Managing Growth

Addressing Growing Demands on our Transportation System

It’s no secret that Washington state is a great place to live and work.

Washington has the 8th fastest growth rate in the country and has grown by about a million people each decade since 1990. Net migration continues to account for the majority of our growth as it has for the last few decades.

Managing Growth, Increasing Choice

One of the things that sets Washington apart from most other states in the nation is our coordinated approach to managing growth. We’ve been at it now for over a quarter century.

95% of the state’s residents now live in a city or county that plans for jobs, housing, and transportation under the Growth Management Act (GMA).

For all of the challenges that confront us in our efforts to provide safe and reliable mobility options, much has improved in the last 25 years.

+ See some examples of progress
  • Many communities offer more opportunities for more people to reduce their travel costs while increasing their travel choices, from major metropolitan areas to small suburbs and rural towns. More people have access to more travel choices—driving, transit, walking, biking, rideshare, and virtual access—than ever in our history.
  • Transit productivity and efficiency in urban areas is going up as communities grow in more transit-supportive ways, with higher density, mixed-use lifestyle options near transit. This augments the predominant auto-oriented single- family suburban options that dominated development patterns for the better part of the 20th century. Old land use patterns don’t go away overnight, or even over a quarter of a century. It takes time for the market forces that drive private property development and consumer lifestyle preferences to change; regulations alone are not enough. Those changes are increasingly evident, particularly in areas with high land values where transportation-efficient development makes market sense.
  • As required by GMA, local land use plans have curbed sprawling low density residential development that consumed so much of our agricultural and resource lands from the 1970s into the 1980s, helping to ensure that rural areas remain rural.
  • We’re managing demand for limited capacity more effectively, using an array of technologies and practices like dynamic tolling to help balance peak demand in the same way utilities do during those times when demand exceeds capacity. Our approach to system performance means that the existing transportation infrastructure can move more people and goods, so we can target our capacity investments more strategically and free up funds for other transportation needs.
  • New streets and roads are being built that accommodate all travel modes safely and conveniently, not just drivers. More miles of sidewalks, bike lanes, and trails have been built since passage of the GMA than in all of Washington’s history to that point. It’s undeniable that many miles of outdated infrastructure still require upgrades but that work is happening as fast as scarce resources and other opportunities allow.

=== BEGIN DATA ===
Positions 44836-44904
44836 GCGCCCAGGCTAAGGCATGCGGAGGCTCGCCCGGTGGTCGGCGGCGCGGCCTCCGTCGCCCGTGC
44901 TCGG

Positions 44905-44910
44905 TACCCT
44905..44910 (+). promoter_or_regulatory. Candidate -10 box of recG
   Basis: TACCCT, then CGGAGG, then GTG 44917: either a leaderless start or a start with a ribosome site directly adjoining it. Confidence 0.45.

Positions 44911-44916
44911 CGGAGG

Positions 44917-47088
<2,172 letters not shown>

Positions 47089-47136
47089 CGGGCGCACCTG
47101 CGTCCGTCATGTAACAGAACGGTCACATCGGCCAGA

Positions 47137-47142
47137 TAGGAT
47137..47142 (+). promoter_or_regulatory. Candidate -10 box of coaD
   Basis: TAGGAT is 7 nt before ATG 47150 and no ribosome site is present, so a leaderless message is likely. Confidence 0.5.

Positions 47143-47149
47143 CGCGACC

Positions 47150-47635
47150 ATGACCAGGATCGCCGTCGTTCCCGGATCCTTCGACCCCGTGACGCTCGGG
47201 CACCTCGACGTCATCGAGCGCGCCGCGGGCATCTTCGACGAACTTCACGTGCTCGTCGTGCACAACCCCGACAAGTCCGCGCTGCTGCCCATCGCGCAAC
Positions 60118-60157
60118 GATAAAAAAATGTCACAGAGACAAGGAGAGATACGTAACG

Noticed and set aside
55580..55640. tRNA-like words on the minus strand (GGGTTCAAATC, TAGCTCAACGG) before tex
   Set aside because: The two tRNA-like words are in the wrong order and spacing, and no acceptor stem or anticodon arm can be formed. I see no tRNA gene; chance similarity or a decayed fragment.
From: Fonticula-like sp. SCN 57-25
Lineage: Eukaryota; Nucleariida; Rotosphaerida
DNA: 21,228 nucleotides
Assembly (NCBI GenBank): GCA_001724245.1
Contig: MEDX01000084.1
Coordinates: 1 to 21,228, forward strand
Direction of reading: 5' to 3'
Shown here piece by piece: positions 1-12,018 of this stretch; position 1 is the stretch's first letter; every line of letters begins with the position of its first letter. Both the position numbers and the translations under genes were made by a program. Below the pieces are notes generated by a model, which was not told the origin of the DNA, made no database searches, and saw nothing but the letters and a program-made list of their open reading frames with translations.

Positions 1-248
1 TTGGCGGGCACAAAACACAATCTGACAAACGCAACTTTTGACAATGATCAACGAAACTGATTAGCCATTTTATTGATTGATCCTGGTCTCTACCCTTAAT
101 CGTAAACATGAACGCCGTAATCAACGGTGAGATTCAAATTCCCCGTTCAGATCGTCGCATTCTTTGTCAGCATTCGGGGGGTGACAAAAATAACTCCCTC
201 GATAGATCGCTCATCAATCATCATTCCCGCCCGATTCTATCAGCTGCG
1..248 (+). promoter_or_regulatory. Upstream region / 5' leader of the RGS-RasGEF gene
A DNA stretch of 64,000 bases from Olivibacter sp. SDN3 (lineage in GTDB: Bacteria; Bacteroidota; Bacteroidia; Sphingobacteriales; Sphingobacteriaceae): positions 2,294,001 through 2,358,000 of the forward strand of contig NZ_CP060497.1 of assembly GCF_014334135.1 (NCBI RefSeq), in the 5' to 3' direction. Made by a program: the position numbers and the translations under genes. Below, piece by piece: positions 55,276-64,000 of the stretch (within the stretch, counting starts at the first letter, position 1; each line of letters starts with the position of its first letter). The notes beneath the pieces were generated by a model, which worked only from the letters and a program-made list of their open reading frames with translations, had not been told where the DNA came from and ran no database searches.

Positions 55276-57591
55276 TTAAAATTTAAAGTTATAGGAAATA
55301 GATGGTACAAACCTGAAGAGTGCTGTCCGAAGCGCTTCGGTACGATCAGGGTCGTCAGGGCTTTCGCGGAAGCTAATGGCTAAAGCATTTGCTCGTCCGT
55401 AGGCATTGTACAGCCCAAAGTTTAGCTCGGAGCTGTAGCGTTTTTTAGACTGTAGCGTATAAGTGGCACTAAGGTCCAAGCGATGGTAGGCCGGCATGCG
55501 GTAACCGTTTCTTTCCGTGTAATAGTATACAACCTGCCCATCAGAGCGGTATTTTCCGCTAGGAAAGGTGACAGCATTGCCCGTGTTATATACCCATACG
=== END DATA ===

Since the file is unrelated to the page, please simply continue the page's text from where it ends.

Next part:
• Washington is committed to reducing greenhouse gas emissions and air pollution from motor vehicles. Emissions testing programs in Clark, King, Pierce, Snohomish, and Spokane counties help curb the worst polluters. Washington’s 2005 Clean Car Law ensures that vehicles sold or leased in the state meet strict clean air standards. Aggressive carbon reduction targets are monitored biennially by Ecology and reported to the legislature. The 2016 report showed progress between 2010 and 2013, but transportation still accounts for almost 43 percent of greenhouse gas emissions, with cars, trucks, and planes making up the vast majority of those emissions.

Transportation doesn’t exist in a vacuum. Coordinating transportation and land use decision-making means thinking about transportation in the context of statewide growth and economic opportunity.

The past is no prediction of the future. At every level of government, throughout the private sector, and even for households and individuals, the transportation decisions we face in the future are going to be different from those we faced in the past. Many drivers of change are outside the control of any government agency or community and are happening at an unprecedented pace. We are challenged to ask different questions and think differently about possibilities and choices than we have in the past. For example:

+ See some of the questions we're asking
  • What are realistic expectations about system performance and level of service, and how do we manage our resources to meet those expectations?
  • How do we harness data, technology, and the emerging paradigm shifts around personal mobility to achieve broader societal, environmental, and economic goals all across Washington and not just in selected pockets or populations?
  • How can mobile applications of technology improve the flow and delivery of cargo on local freight corridors?
  • How do we adapt our decision-making processes and funding structures to better participate and effectively engage in these transformative processes to maximize public benefit from the changes and minimize negative impacts and missed opportunities?
  • What does coordinated decision-making mean in an era of ridesharing and Mobility as a Service? Do we have access to the right data to make investment decisions? Are we ready to share and manage data between different sectors and agencies?

For the foreseeable future we need to continuously evaluate the adequacy of our tools and assumptions, continue to advocate for maintenance and preservation of existing facilities, and work to become more nimble in our decision-making processes to keep up with the pace of evolution.